Collective performance of insurers who recently went public lagged that of competitors
March, 2003 – (Hartford, CT) A decade’s worth of demutualization in the life insurance industry has actually changed very little other than the companies’ organizational structure, according to a new study by Conning Research & Consulting, Inc.
The study, “Life Insurance Demutualization – An Interim Report Card,” found that while supporting arguments are persuasive for the benefits of turning private life insurers into public entities, Conning cautions that people, processes, and technology are not necessarily changed, nor are products or distributors.
“In fact, based on nearly all of its financial metrics, Conning found that the collective performance of the recently demutualized insurers lagged that of the other life ‘universes’ we examined,” said Michael Weinstein, Director of Research, Conning Research & Consulting.
Prudential’s demutualization late in 2001 completed the latest round of life insurer demutualizations. For the first time in years, the demutualization pipeline is now empty. Now that a significant portion of the industry has converted to publicly traded companies, Conning Research & Consulting set out to determine if the stated objectives had been achieved.
“Arguments supporting demutualization are based on two hypotheses,” said Weinstein. “First, it is argued that demutualization enables life insurers to access the capital markets more easily. They can secure funds for either offensive or defensive reasons. That is, they can access the capital markets to support growth or strengthen impaired capital positions. A related argument is that demutualization enables life insurers to achieve and maintain a more efficient capital structure – for example, through stock repurchases.”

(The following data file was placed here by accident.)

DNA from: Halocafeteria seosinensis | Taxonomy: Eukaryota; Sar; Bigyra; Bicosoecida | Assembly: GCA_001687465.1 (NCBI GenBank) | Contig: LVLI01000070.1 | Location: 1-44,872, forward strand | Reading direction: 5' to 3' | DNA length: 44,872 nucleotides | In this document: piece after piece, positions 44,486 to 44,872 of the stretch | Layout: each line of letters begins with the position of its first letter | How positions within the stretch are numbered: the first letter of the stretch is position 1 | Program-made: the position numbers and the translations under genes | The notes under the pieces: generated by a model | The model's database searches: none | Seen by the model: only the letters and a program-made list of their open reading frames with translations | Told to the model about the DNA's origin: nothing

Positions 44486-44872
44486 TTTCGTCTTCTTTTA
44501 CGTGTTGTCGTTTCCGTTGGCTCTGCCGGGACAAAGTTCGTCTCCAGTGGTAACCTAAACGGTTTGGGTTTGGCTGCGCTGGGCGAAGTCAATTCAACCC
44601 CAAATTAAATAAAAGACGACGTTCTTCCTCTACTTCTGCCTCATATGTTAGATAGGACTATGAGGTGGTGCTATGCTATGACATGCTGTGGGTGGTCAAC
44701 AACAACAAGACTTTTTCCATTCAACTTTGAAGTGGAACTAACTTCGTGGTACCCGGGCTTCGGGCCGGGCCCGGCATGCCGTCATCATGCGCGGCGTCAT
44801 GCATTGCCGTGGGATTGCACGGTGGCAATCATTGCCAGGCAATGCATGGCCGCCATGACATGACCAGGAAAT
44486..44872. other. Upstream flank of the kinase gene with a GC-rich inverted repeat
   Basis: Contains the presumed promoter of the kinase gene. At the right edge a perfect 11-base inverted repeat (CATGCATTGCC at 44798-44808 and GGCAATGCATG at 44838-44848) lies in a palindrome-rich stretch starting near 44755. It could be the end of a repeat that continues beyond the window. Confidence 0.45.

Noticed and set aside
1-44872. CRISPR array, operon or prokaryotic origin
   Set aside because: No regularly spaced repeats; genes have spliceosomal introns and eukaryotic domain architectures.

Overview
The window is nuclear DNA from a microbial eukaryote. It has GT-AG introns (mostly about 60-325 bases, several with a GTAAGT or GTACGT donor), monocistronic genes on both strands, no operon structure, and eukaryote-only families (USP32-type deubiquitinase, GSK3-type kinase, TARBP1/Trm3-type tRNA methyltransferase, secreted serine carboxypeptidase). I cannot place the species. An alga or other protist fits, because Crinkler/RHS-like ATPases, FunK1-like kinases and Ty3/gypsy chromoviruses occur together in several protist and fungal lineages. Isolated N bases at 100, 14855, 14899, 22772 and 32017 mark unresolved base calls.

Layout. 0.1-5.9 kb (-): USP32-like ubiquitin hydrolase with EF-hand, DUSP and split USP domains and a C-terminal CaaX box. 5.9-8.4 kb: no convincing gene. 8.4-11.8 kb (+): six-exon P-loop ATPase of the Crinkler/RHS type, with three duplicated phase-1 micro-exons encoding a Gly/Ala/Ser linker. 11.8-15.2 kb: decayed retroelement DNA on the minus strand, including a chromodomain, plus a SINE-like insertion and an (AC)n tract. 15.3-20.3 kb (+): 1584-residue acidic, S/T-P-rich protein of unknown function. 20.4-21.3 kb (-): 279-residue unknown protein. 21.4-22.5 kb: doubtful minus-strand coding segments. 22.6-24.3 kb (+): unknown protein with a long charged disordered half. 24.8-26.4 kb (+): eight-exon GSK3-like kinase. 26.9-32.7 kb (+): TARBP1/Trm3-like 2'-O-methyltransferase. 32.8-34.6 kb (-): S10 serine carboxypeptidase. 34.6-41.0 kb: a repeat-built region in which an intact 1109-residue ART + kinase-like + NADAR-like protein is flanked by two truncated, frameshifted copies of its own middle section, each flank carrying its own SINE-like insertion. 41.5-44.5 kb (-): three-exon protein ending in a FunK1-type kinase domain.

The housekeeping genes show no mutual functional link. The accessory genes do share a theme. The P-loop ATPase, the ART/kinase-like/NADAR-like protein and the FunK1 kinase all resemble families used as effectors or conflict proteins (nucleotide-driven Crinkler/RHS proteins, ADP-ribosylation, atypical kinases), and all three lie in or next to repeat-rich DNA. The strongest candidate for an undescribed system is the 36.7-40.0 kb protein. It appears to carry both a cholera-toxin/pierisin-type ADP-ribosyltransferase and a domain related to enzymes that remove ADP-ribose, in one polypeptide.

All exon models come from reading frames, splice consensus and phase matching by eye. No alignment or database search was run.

“Second, demutualization was expected to increase public scrutiny and enable life insurers to use their stock to attract and motivate the best leaders and life insurance professionals,” said Weinstein. “Rhetoric supporting demutualization promises greater growth and profitability as a result.”
In the study, Conning analyzed capital market and M&A transactions to assess whether demutualization rhetoric is supported by reality. Conning found that recently demutualized life insurers have infrequently accessed the capital markets and have participated minimally in M&A. Conning reasons that sagging industry fundamentals and numerous challenges may have forced life insurers to be more cautious.
To test the degree to which demutualization improved growth and profitability, Conning compared the results achieved by companies in its three life insurer universes: Mutual, Mutual Holding Company, and Demutualized. Interestingly, its analysis demonstrates that, overall, organizational structure is not a differentiating factor.
Conning also found that the equity markets carefully evaluate the financial performance of demutualizing insurers – both pre- and post-demutualization – a factor that it believes may have a significant influence on future life insurer demutualizations.
As a result of this work, and given the high expense in terms of dollars and time associated with the demutualiztion process, Conning expects greater scrutiny going forward by potential investors in future demutualizations.
“Life Insurance Demutualization – An Interim Report Card,” is available from Conning Research & Consulting, Inc., by calling toll free (888) 707-1177 or (860) 520-1521. A complete listing of all Conning research products can also be found by visiting the company’s Web site at www.conningresearch.com.
About Conning Research & Consulting
The Conning name has represented excellence in independent insurance industry research for more than 90 years. As a result of its wealth of experience and intimate knowledge of the insurance industry, Conning understands industry challenges and opportunities and can provide in-depth insights and analyses. Conning provides both public and proprietary research as well as consulting services to the financial services industry. Conning has offices in New York and Hartford.